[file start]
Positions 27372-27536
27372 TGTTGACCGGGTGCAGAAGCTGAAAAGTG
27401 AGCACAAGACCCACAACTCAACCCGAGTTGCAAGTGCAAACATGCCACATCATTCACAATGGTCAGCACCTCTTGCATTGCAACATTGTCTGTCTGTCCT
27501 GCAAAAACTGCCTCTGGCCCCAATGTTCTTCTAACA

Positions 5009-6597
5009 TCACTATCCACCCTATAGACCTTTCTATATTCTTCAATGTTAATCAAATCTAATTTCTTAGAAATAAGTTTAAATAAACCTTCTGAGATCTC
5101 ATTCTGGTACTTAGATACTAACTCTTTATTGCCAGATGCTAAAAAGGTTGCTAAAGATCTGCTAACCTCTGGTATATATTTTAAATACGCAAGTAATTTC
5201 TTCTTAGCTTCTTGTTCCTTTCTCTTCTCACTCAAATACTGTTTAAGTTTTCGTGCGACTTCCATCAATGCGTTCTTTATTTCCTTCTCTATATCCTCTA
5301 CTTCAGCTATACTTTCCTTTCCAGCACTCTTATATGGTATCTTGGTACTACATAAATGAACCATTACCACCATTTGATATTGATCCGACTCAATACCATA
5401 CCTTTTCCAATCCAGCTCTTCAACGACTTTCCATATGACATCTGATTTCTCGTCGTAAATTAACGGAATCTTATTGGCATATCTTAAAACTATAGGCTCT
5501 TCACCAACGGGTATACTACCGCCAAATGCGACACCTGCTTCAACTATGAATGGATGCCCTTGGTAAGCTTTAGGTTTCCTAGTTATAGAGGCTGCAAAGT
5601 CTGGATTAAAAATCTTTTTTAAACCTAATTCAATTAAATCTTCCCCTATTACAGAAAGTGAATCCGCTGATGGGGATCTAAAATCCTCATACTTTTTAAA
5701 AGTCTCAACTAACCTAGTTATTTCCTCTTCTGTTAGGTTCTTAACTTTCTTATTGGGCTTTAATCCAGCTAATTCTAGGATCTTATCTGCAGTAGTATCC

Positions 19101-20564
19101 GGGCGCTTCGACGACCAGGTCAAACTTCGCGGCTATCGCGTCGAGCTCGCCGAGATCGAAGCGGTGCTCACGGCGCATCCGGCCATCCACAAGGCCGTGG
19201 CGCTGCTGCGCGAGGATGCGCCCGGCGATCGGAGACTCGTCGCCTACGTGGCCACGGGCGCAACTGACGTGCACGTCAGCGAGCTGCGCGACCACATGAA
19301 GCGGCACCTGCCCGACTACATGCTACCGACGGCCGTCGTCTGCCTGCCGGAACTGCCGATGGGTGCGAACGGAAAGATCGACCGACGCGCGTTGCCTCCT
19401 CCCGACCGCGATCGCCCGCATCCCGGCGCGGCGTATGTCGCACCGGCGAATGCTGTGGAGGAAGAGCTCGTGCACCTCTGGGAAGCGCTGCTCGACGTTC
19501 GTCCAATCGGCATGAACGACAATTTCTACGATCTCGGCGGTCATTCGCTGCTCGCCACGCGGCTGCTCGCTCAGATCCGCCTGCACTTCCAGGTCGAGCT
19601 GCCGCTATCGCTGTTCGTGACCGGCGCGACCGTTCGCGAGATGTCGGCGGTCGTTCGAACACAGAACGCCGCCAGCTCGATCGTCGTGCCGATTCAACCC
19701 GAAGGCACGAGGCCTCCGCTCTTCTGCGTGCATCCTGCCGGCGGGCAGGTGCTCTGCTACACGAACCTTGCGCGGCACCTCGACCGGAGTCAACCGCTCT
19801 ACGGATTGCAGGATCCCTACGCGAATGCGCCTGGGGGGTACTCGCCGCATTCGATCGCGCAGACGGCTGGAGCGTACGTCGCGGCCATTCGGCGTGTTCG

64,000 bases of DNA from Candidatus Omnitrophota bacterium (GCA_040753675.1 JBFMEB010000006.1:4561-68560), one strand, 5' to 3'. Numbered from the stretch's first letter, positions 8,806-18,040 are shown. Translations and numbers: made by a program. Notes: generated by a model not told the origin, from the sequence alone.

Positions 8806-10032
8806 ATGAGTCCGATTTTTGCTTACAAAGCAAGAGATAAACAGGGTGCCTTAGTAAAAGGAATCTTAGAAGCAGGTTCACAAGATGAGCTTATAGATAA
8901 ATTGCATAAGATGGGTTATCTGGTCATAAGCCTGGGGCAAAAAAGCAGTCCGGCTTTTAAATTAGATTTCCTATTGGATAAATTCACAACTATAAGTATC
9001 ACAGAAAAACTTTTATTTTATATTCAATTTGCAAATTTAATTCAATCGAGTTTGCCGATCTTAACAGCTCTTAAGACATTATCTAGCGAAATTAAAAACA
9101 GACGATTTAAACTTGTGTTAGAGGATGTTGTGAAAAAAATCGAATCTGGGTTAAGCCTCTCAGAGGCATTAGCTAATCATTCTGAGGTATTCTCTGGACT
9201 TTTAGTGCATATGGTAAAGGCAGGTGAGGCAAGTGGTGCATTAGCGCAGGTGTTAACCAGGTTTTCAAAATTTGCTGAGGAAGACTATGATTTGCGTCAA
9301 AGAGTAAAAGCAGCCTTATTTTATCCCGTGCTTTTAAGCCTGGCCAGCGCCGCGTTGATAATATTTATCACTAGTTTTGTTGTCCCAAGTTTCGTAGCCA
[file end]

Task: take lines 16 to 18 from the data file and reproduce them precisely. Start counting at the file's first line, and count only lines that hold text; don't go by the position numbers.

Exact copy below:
19201 CGCTGCTGCGCGAGGATGCGCCCGGCGATCGGAGACTCGTCGCCTACGTGGCCACGGGCGCAACTGACGTGCACGTCAGCGAGCTGCGCGACCACATGAA
19301 GCGGCACCTGCCCGACTACATGCTACCGACGGCCGTCGTCTGCCTGCCGGAACTGCCGATGGGTGCGAACGGAAAGATCGACCGACGCGCGTTGCCTCCT
19401 CCCGACCGCGATCGCCCGCATCCCGGCGCGGCGTATGTCGCACCGGCGAATGCTGTGGAGGAAGAGCTCGTGCACCTCTGGGAAGCGCTGCTCGACGTTC